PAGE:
The BIG Shopping Centers, an Israeli chain of malls that build on the outskirts of cities and at highway junctions, are surely a testament to that power. The first BIG went up, with its bright red and blue signage, on retired industrial land at the eastern edge of Beer Sheva in 1997. The seven acres of retail space, served by 1,400 parking spots, was soon joined by two more big-box complexes and a rambling Tiv Taam supermarket. BIG’s founder, Yehuda Naftali, absorbed mall culture while living in California. “Little Israel learns all sort of things from Los Angeles,” said Hay Galis, the vice president of operations at BIG, in a phone interview. “When Yehuda returned from the States 15 years ago, he thought that if these shopping centers give a convenient answer to American consumers in L.A., he could bring the model to Israel.”
Indeed, the similarity in architecture and style is uncanny. In aerial photos, BIG Beer Sheva’s enormous shopping complex resembles a series of white flat-roofed rectangles floating on an asphalt sea. On the ground, the lot is full of cars. Pole-mounted speakers blare sales announcements and pop music across the asphalt. Expansive stores carry endless lines of cell phones, towels, home furnishings, books, and coffee, far more than what is on offer in the Old City.
Galis denied that BIG is damaging the Old City. He said the company is just answering to the changing desires of the Israeli consumer. “What killed the city centers was the lack of investment from the municipalities,” Galis said. “Our customer wants parking and accessibility, and that the stores will be new, and the sidewalk clean and comfortable instead of broken. The municipalities didn’t know how to properly invest in their infrastructures.”
Many Old City businessmen agree. “What we want is to keep the culture of a street,” said Adir Ohayon, who manages the gourmet Ahuzat Smilansky restaurant next door to the Gecko. Ohayon said he calls Beer Sheva’s city hall every two days, “but everybody we appeal to, for reductions in property tax or other services—no one helps. Today we called to ask them to clean up the garbage, sweep the streets and plant new trees.” Yosef said in response that the city has offered free parking and tax breaks, but that turning the area around takes time.
Israeli architect and urban planner Yodan Rofe sees in Israel a reminder of other sprawling regions. “The BIG is horrible,” said Rofe, who works at the Jacob Blaustein Institute for Desert Research at Sde Boker in the Negev. “It’s the 1950s style of the U.S. A big parking lot surrounded with shit.” Five years ago, Rofe co-founded Merhav: The Movement for Israeli Urbanism to encourage city development around pedestrians and public transportation. “Israel has some similarities with the Bay Area,” said Rofe. “There’s a strong city in the center—in Israel it’s Tel Aviv, population 350,000, the same as San Francisco’s. And it’s becoming a sprawling metropolis.”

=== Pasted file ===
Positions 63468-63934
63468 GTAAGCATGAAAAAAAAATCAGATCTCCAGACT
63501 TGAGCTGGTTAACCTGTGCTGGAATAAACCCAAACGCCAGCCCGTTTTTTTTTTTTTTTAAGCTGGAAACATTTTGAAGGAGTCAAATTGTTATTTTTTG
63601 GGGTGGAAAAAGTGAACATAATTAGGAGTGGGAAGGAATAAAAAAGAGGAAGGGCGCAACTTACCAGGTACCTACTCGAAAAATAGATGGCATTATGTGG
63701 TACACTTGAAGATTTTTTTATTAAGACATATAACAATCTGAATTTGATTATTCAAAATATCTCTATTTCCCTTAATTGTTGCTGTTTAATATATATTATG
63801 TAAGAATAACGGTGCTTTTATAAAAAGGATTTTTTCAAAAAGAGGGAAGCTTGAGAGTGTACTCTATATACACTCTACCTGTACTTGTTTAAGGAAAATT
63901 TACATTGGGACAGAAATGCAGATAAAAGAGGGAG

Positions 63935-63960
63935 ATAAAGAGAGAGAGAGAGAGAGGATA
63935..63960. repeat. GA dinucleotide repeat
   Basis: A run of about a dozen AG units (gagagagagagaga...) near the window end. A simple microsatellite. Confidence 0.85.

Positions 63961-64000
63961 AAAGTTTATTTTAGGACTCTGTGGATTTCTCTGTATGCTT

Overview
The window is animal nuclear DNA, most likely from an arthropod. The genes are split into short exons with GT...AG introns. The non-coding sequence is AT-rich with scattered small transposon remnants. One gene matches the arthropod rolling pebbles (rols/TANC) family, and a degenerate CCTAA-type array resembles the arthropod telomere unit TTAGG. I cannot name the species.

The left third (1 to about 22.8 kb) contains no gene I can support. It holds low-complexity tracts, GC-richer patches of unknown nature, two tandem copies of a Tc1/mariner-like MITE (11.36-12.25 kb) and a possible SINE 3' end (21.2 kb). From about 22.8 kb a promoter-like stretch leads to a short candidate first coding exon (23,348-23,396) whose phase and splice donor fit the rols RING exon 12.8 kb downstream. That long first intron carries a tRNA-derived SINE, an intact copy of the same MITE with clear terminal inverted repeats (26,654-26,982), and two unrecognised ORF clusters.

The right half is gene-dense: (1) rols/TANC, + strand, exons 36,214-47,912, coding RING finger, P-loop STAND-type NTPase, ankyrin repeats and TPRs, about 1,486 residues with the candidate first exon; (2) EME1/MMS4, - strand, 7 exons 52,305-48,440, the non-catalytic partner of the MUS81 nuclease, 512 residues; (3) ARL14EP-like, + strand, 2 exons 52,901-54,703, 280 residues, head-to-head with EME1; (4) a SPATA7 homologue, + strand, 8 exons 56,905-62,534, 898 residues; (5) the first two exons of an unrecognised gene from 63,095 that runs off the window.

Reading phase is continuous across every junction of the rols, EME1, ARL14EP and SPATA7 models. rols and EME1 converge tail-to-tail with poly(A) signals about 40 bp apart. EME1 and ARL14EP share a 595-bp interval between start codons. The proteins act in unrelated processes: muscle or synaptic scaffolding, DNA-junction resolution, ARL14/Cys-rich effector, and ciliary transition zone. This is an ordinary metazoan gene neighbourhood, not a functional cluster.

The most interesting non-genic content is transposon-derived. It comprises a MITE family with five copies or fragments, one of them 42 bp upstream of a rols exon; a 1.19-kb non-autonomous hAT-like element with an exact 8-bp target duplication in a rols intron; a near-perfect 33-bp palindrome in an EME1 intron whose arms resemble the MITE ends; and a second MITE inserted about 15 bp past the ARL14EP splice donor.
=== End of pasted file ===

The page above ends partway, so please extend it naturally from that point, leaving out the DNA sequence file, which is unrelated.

While Beer Sheva residents may lament the unsightliness of big malls, they admit that there’s really no shopping alternative. Pastry chef Doron Degen, 35, said that BIG helps him keeps his three toddlers in check when he goes to the pharmacy, nature store, and supermarket. “It’s not so much a question of the malls, but of what else is there? When people want to do something in Beer Sheva, they go to BIG. If they want a drink, they go to Draft Bar. If they want to eat they go there too.”
Amiram Gonen, a Hebrew University geographer and a suburban expert worries that Israel is entering the Golden Age of Sprawl. “Large tracts of lands are available far away from the city,” Gonen said, “which means that the distant, environmentally important pieces of land will be able to be sold in one big block.” The developers who buy the land, according to Gonen, are looking to build up whole quarters or towns—not just single-site edifices.
Rofe said he hopes that with the right investment, the Old City will beat the large-scale retail at Beer Sheva’s edge. He added that since so many Israelis still do not have private cars, the old-style city centers have a chance. “I think most downtowns are hurting in relative terms, but they are still surviving in absolute terms” Rofe said. “We did research on pedestrian walkways in Kfar Saba, Ra’anana, and Ramat Hasharon,” well-off cities around Tel Aviv. There are still quite a lot of people going to these centers, and normally on foot or with public transportation.” But maintaining this balance will require investment from the cities, he warned. Otherwise, “Israel is making the same mistakes the United States made ten years ago, and with a lot less space to waste.”